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It doesn’t take too much to understand why children love their smartphones and why they want to have them as soon as they learn to talk (more or less). Smartphones can be fun. I know this may sound frivolous or even careless, but if we had smartphones when I was 10, I would have wanted one just as badly as 10 year-olds want them now.

When it comes to using smartphones as toys, it is, once again, not difficult to see why children enjoy playing video games. Video games have become so exciting and detailed that we as parents often find ourselves in a situation where trying to sell the game of hide-and-seek over the latest mobile video game feels like a lost cause.

But, what about traditional toys? (I include certain “modern” toys such as LEGO in the traditional category, by the way.) Do traditional toys stand a chance? Should we try and encourage our children to play with traditional toys over smartphones?

The Case for Traditional Toys

You can call me too traditional, unhip or anything else, but I really do believe that old-school toys still have a place in the modern world and for a number of reasons.

For one, traditional toys will often illicit a social aspect in order to be as great as they can. A girl can play with her toys alone, but her play will reach a whole other level if other girls (or boys, why not?) join in on the fun. A boy can have a ton of fun with his Legos on his own, but invite a buddy or two and it becomes something entirely else. And this is not even mentioning board games and other toys that are inherently social in nature.

Moreover, traditional toys often ask of a child to exercise his or her imagination. An inanimate doll will require a bit of imagination to come to life and start leading a life of its own. The same goes for the majority of other traditional toys.

In other cases, toys will help your child practice their social skills, learn about competition and even conflicts. These are all lessons that will serve them well later in life.

Once again, you can call me too traditional or unhip; but I have a feeling that smartphones do not do all of this to the same extent as traditional toys and games.

How to “Sell” Traditional Toys

The most obvious way to promote traditional toys in your family, and one that is often taken, is to outright prohibit the use of smartphones in early childhood and to put very strict limitations on the devices once your children reach an age when they “have to” get a smartphone.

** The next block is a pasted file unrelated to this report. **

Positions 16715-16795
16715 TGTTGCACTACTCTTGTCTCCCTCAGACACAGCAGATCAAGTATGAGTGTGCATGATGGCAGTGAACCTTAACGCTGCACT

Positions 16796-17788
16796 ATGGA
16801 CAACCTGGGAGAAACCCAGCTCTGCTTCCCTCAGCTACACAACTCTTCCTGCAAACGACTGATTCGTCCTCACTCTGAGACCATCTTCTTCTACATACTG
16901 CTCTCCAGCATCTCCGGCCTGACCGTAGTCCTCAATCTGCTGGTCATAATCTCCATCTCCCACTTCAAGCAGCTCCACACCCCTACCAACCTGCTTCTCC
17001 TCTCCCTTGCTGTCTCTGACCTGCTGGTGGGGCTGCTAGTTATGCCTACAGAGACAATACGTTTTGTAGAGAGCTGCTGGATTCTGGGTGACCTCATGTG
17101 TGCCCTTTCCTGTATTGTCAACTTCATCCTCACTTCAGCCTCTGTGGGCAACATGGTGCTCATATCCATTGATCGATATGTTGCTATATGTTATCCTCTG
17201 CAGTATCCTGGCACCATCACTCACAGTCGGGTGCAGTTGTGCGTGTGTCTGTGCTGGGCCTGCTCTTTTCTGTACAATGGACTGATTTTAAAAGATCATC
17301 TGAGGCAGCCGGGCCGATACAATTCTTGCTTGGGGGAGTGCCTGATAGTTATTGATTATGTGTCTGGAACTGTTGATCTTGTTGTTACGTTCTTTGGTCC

I am all for imposing rules for the use of smartphones, especially in certain situations and at certain times, but I also do not believe that an outright ban will be the best solution. When things are banned, they get a special aura of the “forbidden fruit” and they become even more alluring.

The good thing is that traditional toys and games do not really need “selling”. They are fun and they are exciting. Also, once your children get a taste of what their own minds are capable of, it is a feeling that does not go away soon.

You might also want to look into child care centers where children are encouraged to play with traditional toys and engage in games that will involve other children, boosting their social skills and turning smartphones into nothing but communication devices (which they should have remained in the first place).

I am definitely in the “traditional” camp when it comes to toys and smartphones. That being said, I understand very well that my kids will feel left out and even ostracized without these infernal devices.

It is all about finding the right balance.

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About the author: Tracey Clayton is a full-time mom of three girls. She feels she knows a thing or two about raising happy, healthy and confident kids, and offers helpful advice in hers parenting articles. Her motto is: “Live the life you love, love the life you live.”

Southern Carolina Family